The International Air Transport Association (IATA) has announced strengthened profitability projections for airlines this year, which will then largely stabilise in 2024.
However, net profitability at the global level is expected to be well below the cost of capital in both years, whilst very significant regional variations in financial performance remain.
In a forecast published last week, IATA projected that airline industry net profits are expected to reach $25.7b in 2024 (a net profit margin of 2.7 per cent) – a slight improvement over 2023 which is expected to show a $23.3b net profit (2.6 per cent net profit margin).
The association also expects airline industry operating profits to reach $49.3b in 2024 from $40.7b in 2023, as total revenues are expected to grow 7.6 per cent year over year in 2024 to a record $964b. Meanwhile, expense growth is projected to be slightly lower next year at 6.9 per cent for a total of $914b.
Willie Walsh, director general of IATA, said: “Considering the major losses of recent years, the $25.7b net profit expected in 2024 is a tribute to aviation’s resilience. People love to travel and that has helped airlines to come roaring back to pre-pandemic levels of connectivity.
“The speed of the recovery has been extraordinary, yet it also appears that the pandemic has cost aviation about four years of growth. From 2024, the outlook indicates that we can expect more normal growth patterns for both passenger and cargo [travel].”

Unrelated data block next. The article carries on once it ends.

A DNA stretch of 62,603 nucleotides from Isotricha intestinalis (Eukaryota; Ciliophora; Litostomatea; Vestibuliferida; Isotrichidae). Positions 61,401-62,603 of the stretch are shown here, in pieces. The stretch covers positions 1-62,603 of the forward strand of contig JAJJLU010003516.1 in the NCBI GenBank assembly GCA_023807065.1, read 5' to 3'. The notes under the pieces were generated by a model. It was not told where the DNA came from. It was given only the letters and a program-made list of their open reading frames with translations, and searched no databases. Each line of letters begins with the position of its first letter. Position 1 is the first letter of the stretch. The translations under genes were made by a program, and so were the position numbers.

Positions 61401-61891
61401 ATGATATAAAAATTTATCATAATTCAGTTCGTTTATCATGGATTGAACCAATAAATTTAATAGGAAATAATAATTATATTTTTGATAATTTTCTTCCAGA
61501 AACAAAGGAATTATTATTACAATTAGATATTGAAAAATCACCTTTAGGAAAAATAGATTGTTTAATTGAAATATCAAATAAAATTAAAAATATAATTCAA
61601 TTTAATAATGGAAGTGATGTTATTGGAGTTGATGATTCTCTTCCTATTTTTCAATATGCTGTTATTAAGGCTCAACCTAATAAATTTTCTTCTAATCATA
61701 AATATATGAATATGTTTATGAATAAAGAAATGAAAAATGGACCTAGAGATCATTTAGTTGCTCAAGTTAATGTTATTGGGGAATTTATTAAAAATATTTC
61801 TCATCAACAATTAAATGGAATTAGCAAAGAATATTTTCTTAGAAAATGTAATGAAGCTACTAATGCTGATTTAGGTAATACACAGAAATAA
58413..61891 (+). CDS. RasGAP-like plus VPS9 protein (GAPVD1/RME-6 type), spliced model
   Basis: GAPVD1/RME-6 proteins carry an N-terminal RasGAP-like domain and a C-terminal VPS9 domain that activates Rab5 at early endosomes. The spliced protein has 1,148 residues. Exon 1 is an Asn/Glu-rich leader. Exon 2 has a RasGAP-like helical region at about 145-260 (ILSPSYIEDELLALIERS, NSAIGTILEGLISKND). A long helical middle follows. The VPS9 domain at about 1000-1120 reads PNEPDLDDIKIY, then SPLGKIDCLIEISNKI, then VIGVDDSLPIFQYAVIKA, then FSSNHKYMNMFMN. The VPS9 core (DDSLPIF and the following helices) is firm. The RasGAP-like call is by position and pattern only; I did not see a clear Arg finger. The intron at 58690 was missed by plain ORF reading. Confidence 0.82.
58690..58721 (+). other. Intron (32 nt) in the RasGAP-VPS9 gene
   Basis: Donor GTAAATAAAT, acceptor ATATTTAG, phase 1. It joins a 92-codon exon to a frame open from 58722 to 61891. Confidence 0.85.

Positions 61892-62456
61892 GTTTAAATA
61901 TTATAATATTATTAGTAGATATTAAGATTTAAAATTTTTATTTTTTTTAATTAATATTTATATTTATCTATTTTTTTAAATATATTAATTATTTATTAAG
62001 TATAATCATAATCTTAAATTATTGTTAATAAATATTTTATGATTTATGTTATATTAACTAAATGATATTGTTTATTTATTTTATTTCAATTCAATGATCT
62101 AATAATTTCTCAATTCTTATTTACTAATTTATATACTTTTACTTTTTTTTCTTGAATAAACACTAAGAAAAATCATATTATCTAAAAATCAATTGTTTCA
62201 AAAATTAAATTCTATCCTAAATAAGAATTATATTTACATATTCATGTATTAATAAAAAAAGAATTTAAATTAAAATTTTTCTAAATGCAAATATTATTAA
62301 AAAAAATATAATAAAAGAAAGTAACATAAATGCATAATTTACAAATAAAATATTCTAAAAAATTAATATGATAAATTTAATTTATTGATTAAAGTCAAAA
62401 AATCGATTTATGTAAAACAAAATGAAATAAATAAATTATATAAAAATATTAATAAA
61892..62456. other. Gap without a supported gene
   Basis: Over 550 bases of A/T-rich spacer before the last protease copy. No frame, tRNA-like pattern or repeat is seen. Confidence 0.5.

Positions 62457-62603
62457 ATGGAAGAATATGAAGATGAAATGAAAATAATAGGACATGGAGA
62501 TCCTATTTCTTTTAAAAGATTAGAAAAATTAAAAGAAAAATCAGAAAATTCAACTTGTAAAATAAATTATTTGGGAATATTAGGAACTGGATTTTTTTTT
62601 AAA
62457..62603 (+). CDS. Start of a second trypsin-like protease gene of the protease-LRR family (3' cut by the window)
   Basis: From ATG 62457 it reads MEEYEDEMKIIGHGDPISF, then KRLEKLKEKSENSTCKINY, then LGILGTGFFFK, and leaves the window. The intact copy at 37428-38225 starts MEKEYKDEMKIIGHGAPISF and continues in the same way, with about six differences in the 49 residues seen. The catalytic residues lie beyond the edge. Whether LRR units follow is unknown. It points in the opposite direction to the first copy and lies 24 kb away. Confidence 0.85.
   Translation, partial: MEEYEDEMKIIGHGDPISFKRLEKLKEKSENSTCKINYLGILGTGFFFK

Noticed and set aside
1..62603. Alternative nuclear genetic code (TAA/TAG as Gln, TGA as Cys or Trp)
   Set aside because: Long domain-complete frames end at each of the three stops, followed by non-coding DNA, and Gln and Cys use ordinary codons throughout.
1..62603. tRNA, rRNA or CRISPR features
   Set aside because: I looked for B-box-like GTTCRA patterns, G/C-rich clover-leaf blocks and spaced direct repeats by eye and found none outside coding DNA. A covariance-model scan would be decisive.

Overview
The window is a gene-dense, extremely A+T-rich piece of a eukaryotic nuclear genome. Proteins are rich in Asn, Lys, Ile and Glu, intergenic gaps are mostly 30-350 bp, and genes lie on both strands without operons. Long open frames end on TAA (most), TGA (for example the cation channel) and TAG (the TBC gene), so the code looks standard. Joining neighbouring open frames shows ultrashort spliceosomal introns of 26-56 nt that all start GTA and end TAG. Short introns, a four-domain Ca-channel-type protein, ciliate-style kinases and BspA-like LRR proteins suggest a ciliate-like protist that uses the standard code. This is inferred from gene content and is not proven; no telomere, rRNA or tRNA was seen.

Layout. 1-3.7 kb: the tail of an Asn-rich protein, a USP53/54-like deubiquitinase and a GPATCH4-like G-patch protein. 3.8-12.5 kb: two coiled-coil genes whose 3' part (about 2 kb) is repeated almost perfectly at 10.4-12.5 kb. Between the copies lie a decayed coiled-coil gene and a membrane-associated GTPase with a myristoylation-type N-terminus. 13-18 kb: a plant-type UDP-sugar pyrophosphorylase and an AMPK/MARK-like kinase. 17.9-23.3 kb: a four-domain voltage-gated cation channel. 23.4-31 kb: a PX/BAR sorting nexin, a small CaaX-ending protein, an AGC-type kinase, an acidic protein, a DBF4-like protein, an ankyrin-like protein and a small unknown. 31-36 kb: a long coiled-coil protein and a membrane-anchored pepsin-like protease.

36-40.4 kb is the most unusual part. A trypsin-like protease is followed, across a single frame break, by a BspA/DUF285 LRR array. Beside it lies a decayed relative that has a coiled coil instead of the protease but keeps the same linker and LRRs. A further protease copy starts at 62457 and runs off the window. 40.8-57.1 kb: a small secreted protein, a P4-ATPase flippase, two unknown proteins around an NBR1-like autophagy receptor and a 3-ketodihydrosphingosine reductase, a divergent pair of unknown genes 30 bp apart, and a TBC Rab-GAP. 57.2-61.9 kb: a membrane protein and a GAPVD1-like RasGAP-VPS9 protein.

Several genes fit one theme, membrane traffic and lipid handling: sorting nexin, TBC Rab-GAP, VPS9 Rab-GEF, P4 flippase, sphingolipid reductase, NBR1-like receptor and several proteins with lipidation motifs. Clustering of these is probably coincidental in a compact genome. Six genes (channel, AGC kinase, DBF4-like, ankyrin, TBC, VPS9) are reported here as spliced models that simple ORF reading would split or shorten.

IATA forecasts that some 4.7b people are expected to travel in 2024, a historic high that exceeds the pre-pandemic level of 4.5b recorded in 2019.
Meanwhile, growth is anticipated for the air cargo sector with cargo volumes projected to increase from 58m this year to 61m in 2024.
Walsh added: “Industry profits must be put into proper perspective. While the recovery is impressive, a net profit margin of 2.7 per cent is far below what investors in almost any other industry would accept.
“Of course, many airlines are doing better than that average, and many are struggling. But there is something to be learned from the fact that, on average airlines will retain just $5.45 for every passenger carried. That’s about enough to buy a basic ‘grande latte’ at a London Starbucks.
“But it is far too little to build a future that is resilient to shocks for a critical global industry on which 3.5 per cent of GDP depends and from which 3.05m people directly earn their livelihoods.
“Airlines will always compete ferociously for their customers, but they remain far too burdened by onerous regulation, fragmentation, high infrastructure costs and a supply chain populated with oligopolies.”
According to IATA, passenger revenues are also set to rise by 12 per cent to $717b in 2024 from $642b this year – more than double the pre-pandemic growth trend. But 2024 is expected to spell an end to the “dramatic” year-on-year increases seen post-Covid.